As Ghana celebrated International Cocoa Day on Saturday (1 June), producers were warned by head of state Colonel Ignatius Acheampong that the vital cocoa industry is currently afflicted by "dangerous stagnation".
SV Acheampong shakes hands
SV & GV Tribesmen seated (2 shots)
SV Acheampong shaking hands with tribesmen
SV & GV Crowd seated (2 shots)
SV Acheampong onto rostrum and seated
GV Audience and officials (2 shots)
GV Acheampong speaking and audience listening (4 shots)
SV Tribesmen receiving gifts while audience watch (3 shots)
SV PAN Acheampong leaving and waving
Initials BB/0037 TH/PN/BB/0049
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Background: As Ghana celebrated International Cocoa Day on Saturday (1 June), producers were warned by head of state Colonel Ignatius Acheampong that the vital cocoa industry is currently afflicted by "dangerous stagnation".
Colonel Acheampong was speaking at festival celebrations in Kumasi, where government leaders, chiefs and cocoa board officials were at a colourful durbar.
In his speech, the head of state said that cocoa was still the lifeblood of Ghana, and proceeds from the industry were essential to aid the diversification of the economy into other industries. He added that because of the current stagnation, the government had last week set up the Cocoa Production Committee to seek out causes of the decline and remove them.
SYNOPSIS: Ghana's head of state, Colonel Ignatius Acheampong, arrived to lead celebrations of International Cocoa Day at a Kumasi durbar on Saturday. The vital cocoa industry has been a cause of concern to the government recently. Only the previous week, it had set up a national Cocoa Production Committee to investigate the current decline in annual production. In recent years, there's been an annual three per cent deep in production. The new committee will have to examine the problems confronting the industry at present. There's been a continuous decline since the record-breaking 1964 crop.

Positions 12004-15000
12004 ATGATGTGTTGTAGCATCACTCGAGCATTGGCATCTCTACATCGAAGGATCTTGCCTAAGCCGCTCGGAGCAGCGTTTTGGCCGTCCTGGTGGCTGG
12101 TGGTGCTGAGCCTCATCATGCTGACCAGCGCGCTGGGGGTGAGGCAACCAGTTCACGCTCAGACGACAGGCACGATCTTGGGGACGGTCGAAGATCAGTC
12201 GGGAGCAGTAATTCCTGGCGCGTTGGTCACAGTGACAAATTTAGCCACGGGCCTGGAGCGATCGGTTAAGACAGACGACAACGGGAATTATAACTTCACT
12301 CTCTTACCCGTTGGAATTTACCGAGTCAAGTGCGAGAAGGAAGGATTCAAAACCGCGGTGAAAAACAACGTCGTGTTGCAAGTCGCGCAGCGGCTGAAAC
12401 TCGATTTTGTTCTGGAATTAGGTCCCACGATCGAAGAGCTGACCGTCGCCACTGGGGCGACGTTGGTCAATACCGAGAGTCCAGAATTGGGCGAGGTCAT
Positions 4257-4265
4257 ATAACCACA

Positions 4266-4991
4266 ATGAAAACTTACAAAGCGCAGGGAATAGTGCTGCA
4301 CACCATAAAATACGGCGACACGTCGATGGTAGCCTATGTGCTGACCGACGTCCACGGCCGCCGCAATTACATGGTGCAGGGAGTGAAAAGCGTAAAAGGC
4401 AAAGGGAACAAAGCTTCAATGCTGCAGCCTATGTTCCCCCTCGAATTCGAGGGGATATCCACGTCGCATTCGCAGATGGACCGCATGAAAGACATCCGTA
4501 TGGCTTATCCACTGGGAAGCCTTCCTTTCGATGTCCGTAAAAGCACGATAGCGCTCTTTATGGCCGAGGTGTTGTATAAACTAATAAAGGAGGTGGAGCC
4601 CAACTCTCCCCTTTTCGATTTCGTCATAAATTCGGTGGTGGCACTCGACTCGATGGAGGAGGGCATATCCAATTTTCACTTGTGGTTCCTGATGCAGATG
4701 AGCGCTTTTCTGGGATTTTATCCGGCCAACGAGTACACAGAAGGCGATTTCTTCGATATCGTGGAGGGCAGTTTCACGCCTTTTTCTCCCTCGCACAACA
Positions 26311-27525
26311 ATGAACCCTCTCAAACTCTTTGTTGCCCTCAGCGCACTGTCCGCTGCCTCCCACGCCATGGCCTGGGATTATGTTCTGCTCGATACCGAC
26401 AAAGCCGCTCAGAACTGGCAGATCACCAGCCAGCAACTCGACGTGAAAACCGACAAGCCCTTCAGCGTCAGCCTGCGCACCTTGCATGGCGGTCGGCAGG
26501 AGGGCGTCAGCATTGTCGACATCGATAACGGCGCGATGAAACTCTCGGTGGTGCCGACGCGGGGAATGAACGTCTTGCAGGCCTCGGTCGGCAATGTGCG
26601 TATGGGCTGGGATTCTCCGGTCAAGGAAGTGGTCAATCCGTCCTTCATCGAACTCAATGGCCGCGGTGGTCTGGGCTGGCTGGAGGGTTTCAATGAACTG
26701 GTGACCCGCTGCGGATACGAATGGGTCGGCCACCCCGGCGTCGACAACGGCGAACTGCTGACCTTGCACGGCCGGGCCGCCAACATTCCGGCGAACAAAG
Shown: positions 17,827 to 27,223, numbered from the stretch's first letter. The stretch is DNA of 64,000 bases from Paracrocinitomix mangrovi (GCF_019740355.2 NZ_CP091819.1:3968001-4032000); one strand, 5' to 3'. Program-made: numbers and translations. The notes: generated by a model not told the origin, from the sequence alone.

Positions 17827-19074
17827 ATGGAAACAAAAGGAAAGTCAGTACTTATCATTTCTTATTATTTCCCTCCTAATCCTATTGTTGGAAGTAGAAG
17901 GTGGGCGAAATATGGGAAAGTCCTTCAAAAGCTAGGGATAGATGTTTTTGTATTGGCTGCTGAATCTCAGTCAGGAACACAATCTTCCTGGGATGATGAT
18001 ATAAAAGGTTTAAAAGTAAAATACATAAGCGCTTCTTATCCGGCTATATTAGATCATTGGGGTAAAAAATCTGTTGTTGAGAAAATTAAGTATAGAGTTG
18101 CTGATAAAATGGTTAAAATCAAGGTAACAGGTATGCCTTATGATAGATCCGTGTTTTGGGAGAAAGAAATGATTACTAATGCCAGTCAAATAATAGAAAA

In his speech at the durbar, Colonel Acheampong declared that cocoa is still the lifeblood of Ghana. And the country relied on earnings from cocoa to aid diversification in other industries. He therefore considered that the current stagnation is dangerous to the country.
The head of state had given a few indications of how the government intends to aid the cocoa producers: old farms will be revived, new ones set up, crop diseases tackled and farmers given necessary financial help. But he warned chief officials of the cocoa board, present at the gathering, that they would face the wrath of the government if the loans were badly administered.
Ghana used to produce about half the world's supply of cocoa. Today, it provides just over a quarter. As Colonel Acheampong said, the industry faces a period of intense renewal.